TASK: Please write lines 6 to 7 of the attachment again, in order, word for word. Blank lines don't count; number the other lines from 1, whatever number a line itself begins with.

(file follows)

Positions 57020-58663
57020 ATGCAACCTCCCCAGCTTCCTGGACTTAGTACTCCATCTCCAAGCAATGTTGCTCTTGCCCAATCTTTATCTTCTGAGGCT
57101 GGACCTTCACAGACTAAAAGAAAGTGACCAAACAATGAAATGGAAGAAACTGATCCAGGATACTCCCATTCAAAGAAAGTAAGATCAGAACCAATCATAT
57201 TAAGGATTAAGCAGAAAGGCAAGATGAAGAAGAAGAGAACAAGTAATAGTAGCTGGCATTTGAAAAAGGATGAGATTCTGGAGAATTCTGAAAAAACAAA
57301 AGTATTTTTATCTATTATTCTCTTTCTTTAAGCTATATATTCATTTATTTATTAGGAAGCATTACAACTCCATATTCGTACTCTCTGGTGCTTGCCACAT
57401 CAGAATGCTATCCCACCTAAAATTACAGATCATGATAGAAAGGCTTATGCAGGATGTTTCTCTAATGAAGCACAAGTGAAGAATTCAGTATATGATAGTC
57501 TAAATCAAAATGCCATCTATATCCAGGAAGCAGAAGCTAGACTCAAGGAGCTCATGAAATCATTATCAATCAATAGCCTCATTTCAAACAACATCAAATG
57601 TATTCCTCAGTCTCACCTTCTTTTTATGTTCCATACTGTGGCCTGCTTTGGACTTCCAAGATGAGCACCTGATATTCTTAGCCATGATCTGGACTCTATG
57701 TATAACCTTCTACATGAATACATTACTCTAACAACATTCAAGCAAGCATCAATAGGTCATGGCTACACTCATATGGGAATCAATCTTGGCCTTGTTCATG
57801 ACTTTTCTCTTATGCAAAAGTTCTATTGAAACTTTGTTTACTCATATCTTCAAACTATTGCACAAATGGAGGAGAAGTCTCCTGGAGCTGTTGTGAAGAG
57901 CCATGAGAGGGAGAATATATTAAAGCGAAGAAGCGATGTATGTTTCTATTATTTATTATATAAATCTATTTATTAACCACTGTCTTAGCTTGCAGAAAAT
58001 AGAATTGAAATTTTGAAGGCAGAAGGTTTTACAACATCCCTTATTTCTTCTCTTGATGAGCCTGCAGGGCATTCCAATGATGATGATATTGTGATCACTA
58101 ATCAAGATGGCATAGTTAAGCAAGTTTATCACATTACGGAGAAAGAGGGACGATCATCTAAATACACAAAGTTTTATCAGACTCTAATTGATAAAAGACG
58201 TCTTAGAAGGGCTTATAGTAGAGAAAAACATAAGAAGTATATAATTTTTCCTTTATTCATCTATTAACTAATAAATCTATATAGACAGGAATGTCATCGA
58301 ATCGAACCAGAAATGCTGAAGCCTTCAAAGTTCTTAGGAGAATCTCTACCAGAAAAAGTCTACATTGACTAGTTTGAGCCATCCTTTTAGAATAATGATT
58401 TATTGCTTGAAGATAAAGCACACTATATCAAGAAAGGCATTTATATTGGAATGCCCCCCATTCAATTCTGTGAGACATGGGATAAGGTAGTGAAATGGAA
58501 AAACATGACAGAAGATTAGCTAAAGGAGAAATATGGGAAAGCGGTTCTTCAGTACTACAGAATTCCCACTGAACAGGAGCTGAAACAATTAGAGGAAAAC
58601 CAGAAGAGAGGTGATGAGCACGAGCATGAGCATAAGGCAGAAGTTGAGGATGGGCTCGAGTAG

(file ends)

57401 CAGAATGCTATCCCACCTAAAATTACAGATCATGATAGAAAGGCTTATGCAGGATGTTTCTCTAATGAAGCACAAGTGAAGAATTCAGTATATGATAGTC
57501 TAAATCAAAATGCCATCTATATCCAGGAAGCAGAAGCTAGACTCAAGGAGCTCATGAAATCATTATCAATCAATAGCCTCATTTCAAACAACATCAAATG